I love the taste of Purple Sprouting which is one of those treats only available for a few weeks of the year, and all the better for that.
One of my grumbles about modern life is how we have lost seasonality with so many things - strawberries available in supermarkets for most of the year, for example. I've even seen Hot Cross buns on sale at Christmas! Celebrating the changing seasons and the cycle of the year is important to me and eating seasonally available foods is part of that.
I also think that seasonal eating means a much more varied and interesting diet than when we just depend on the ready staples that are always available. When I was a child, fresh tomatoes at any time other than in the summer were very expensive, so for most of the year my mum and my grandma rarely used tomatoes in salad. Instead we ate more foods like beetroot salad, coleslaws made with available ingredients, Russian Salad, chicory and "proper" white celery. White celery, which I never see for sale now, it having been replaced by the green variety which lacks the subtlety of flavour of white celery, and which is imported into this country by the tonne. White celery was a true late autumn/winter vegetable and was delicious made into a Waldorf Salad with some apple, walnuts and homemade mayonnaise (my grandma wouldn't have dreamed of reaching for the Hellmans).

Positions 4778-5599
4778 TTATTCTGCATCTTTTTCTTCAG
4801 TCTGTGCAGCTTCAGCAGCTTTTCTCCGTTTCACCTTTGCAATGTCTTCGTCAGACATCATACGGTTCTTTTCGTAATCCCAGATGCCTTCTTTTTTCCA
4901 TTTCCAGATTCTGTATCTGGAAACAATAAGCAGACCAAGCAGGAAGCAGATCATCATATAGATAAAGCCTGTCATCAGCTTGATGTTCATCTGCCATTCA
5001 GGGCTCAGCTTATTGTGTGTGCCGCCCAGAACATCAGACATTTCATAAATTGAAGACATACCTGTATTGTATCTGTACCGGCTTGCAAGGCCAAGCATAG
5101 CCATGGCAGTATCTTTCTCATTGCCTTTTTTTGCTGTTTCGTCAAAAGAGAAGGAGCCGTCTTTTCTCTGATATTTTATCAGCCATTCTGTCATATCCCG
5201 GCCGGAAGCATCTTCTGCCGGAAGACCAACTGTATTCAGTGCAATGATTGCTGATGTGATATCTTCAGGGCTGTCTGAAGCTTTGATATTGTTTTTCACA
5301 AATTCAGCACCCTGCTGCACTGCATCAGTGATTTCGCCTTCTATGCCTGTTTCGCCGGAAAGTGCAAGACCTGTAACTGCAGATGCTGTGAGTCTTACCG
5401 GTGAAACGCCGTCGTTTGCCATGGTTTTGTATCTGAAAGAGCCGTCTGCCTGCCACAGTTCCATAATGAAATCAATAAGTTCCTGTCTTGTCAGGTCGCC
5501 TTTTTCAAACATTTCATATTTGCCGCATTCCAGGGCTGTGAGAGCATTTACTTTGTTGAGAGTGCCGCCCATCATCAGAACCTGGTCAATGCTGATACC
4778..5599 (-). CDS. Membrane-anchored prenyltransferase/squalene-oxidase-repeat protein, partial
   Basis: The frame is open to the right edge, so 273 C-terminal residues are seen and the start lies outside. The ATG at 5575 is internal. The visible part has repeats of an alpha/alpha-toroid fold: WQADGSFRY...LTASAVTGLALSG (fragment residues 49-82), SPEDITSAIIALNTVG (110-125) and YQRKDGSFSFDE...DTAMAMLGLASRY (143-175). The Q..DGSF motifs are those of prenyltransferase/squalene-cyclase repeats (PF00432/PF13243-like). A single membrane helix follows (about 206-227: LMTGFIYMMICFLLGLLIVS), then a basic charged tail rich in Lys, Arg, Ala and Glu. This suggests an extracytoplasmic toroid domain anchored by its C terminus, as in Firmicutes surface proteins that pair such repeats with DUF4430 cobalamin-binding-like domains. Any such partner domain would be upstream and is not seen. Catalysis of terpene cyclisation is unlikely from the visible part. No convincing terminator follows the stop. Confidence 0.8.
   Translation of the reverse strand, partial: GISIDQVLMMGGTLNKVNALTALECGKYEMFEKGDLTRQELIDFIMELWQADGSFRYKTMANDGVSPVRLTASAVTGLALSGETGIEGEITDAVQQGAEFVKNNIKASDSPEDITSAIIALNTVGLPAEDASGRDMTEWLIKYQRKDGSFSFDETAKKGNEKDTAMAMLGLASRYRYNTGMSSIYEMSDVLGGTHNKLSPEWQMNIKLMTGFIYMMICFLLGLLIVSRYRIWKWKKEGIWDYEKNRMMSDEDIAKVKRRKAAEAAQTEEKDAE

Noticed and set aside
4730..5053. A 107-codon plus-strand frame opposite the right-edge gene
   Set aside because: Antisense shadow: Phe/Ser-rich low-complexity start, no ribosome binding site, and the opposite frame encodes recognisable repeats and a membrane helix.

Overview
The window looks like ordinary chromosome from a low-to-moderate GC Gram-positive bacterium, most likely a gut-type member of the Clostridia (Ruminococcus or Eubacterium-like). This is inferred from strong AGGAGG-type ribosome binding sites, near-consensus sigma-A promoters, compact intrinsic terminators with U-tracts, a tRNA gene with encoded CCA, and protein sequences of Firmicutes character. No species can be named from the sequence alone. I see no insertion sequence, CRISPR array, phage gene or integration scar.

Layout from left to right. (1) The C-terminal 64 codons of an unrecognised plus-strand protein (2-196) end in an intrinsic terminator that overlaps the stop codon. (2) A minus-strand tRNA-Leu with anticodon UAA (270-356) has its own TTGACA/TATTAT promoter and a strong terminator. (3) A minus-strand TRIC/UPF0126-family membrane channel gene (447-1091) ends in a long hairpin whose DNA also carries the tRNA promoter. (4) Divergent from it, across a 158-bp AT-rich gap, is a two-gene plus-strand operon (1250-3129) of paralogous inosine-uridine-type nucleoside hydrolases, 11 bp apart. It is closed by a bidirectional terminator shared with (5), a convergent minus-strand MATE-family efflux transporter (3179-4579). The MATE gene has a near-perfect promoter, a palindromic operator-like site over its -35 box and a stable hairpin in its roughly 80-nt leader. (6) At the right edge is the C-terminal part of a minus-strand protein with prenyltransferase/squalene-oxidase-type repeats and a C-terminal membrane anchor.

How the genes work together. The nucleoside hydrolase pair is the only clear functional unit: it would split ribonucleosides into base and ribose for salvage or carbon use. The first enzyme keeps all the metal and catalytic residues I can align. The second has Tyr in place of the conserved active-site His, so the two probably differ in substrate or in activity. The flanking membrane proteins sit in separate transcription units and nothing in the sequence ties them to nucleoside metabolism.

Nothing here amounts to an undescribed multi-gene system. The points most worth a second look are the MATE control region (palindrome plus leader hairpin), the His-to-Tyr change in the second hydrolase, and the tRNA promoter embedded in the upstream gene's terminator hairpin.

These salads were fresh and tasty and exposed me, as I grew up, to so many different tastes and textures, which I'm sure fostered my interest in food and cooking as an adult.
Hot Cross Buns and Chocolate Eggs
Hot Cross buns on Good Friday and chocolate eggs on Easter Sunday.
Freekh is roasted green wheat which is eaten mainly across the Sham area of the Middle East, and which was introduced to me by a Palestinian friend. I like it cooked simply - braised in stock until most of the stock has been absorbed and the grains are soft so the starch has been released to give it a thick, soupy texture. I ate mine with roasted carrots and spring lamb chops that had been rubbed with garlic and cumin before being slowly roasted in the oven.
These rice and coconut pancakes are made with yeast which gives them a texture similar to that of homemade crumpets. I first ate appam at a friend's house with a spicy chicken curry. Apparently appam are traditionally eaten at Easter in Kerala by Indian Christian families. They are easy to make and make an interesting change from chappatis and naan bread. I've made my own at home - they went well with a red lentil dhal and are also very tasty served with honey for breakfast.
I wrote this to join in with the In My Kitchen blog posts curated by Celia who writes the Fig Jam and Lime Cordial blog.